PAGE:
Americans have a constitutional right to bear arms or, in modern language, to own and keep guns. Commit a felony, and the government can limit your gun rights. But what happens once a felon has served his sentence? Attorney Dan Hardway addressed that question during a presentation this year for the John Locke Foundation titled “Felons, Firearms, and the Second Amendment.” Hardway also discussed the issue with Mitch Kokai for Carolina Journal Radio. (Click here to find a station near you or to learn about the weekly CJ Radio podcast.)
Kokai: Your role in this became very high-profile when you represented a man named Barney Britt. Tell us briefly about his case.
Hardway: Barney was a businessman in Raleigh and at the time, in 2004, I represented some of Barney’s businesses. Barney had been denied a right to purchase a rifle in 2004 and came to see me to see whether or not there was anything I could do. It turns out that back in 1979, when he was a very young man — late teens, early 20s — he had committed — or he had been charged with — possession and sale of a narcotic drug, and on the advice of his attorney, he had pled guilty to a felony.
When he got out of jail and finished his probation, he got his firearms rights back five years after the completion of his sentence — the way the law worked then. That was 1987. Between 1987 and 2004, Barney had become an avid hunter, he had inherited guns from his family — from his father, from other members of his family — and when he was denied the right to own a gun, we went and talked to [Wake County] Sheriff Donnie Harrison and found out from him that as of Dec. 1, 2004, the legislature had changed the law and that it would be absolutely illegal for Barney to own any gun, anywhere, any time, of any kind.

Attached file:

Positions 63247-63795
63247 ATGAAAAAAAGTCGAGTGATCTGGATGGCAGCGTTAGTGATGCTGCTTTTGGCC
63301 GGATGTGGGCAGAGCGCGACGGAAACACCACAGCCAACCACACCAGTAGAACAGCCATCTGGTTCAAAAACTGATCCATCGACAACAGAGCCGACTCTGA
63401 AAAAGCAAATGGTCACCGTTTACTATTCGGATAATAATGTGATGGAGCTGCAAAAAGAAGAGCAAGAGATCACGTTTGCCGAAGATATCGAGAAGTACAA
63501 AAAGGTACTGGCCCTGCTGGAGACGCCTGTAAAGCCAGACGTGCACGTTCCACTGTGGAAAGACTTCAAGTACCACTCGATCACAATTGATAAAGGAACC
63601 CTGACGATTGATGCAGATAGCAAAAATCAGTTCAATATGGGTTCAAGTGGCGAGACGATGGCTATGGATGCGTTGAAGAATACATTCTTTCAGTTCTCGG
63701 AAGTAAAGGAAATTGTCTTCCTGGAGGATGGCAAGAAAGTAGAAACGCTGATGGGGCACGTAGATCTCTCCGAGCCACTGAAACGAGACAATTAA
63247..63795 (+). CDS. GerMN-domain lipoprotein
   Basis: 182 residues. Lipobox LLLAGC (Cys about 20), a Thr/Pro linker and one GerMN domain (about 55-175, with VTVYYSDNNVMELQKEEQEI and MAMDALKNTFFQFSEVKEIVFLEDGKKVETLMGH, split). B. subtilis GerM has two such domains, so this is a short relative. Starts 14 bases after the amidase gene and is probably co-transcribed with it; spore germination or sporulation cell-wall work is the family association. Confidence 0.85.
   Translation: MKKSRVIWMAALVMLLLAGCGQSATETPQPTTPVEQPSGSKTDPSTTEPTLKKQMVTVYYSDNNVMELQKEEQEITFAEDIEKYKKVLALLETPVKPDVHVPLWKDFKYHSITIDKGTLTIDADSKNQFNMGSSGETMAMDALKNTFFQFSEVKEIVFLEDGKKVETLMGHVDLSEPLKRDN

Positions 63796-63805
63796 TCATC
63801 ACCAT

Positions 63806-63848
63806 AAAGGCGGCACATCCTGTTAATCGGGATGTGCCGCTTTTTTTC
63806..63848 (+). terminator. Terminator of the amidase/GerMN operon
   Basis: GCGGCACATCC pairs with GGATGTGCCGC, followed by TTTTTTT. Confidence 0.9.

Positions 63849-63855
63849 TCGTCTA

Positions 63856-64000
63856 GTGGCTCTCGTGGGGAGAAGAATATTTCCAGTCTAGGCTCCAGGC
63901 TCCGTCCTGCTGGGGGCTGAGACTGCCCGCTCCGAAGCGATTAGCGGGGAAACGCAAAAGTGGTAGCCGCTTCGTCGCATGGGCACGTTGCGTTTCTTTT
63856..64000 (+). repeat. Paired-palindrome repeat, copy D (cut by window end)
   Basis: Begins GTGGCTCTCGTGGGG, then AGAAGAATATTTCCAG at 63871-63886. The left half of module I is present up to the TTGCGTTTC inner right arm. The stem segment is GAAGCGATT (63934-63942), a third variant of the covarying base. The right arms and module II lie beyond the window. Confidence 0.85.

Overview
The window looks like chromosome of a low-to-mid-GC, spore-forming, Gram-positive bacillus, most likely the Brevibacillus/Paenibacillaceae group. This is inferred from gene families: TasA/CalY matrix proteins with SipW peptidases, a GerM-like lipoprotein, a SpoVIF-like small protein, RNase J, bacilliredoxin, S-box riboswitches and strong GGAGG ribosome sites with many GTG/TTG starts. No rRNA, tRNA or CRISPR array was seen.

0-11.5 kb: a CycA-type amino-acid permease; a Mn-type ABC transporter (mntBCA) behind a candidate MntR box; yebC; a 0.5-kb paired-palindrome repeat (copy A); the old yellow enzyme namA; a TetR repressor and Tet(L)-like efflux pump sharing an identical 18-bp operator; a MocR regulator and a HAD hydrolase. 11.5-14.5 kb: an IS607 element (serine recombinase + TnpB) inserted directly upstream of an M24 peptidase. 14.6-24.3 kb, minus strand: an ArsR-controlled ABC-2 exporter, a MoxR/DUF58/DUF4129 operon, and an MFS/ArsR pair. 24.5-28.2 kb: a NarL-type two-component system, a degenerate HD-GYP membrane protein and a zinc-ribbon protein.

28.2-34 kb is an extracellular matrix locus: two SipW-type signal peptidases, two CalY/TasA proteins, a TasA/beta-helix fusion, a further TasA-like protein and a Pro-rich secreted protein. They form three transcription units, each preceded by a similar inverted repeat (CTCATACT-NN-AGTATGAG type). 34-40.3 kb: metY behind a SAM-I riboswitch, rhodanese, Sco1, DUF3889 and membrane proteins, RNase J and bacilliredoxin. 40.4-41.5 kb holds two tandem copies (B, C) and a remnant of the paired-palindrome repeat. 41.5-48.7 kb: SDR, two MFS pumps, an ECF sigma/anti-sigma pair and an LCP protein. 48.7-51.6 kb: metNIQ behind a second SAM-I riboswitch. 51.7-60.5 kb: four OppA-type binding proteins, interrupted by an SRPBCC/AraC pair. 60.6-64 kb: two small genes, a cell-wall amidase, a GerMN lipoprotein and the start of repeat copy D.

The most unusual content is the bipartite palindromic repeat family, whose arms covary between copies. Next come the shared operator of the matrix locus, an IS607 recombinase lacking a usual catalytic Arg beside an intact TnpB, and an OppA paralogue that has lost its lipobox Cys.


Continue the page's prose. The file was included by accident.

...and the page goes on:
And consequently, on my advice, Barney got rid of his guns because he did not want to be a felon. He had gone since his charge in 1979 without ever having any other crime on his record other than minor traffic citations. And we sued the state. And that suit was filed in Wake County Superior Court in 2005 and eventually worked its way to the North Carolina Supreme Court, where the North Carolina Supreme Court decided the case in late 2009.
Kokai: And in deciding the case, we won’t get into all the details, but they basically decided in his favor. Now in response, the General Assembly changed the law. And so instead of having people like Barney Britt getting their gun rights restored in the way that the law used to provide for, now it’s even tougher to get gun rights back?
Hardway: What they had done in 2004 — there was no possibility to get your gun rights back under the law as they wrote it in 2004. Felons were forever banned — all felons, no matter where the felony was, no matter what the felony was. In North Carolina, you can be a felon if you have a beach bingo game with a prize of more than $50, and if you did that you would lose your rights to ever own a gun. If you are a notary and you notarize a document the day after your commission expires, you’re a felon. You would lose your right to ever own a gun under the 2004 law.
As a result of Barney’s case, the General Assembly put in a provision that allows felons to apply for restoration of their rights. It’s a very narrowly restricted exception. Most felons still will never own, or never have, the right to own a firearm in North Carolina. But a felon who has only one nonviolent felony, who has waited 20 years after the completion of his sentence, can apply to District Court in the county where he has resided for at least one year to have his rights restored. Those rights will be restored if he doesn’t meet a long list of disqualifiers that are in the statute, as well as avoids the snares and the traps that are built into the statute to trap the unwary practitioners.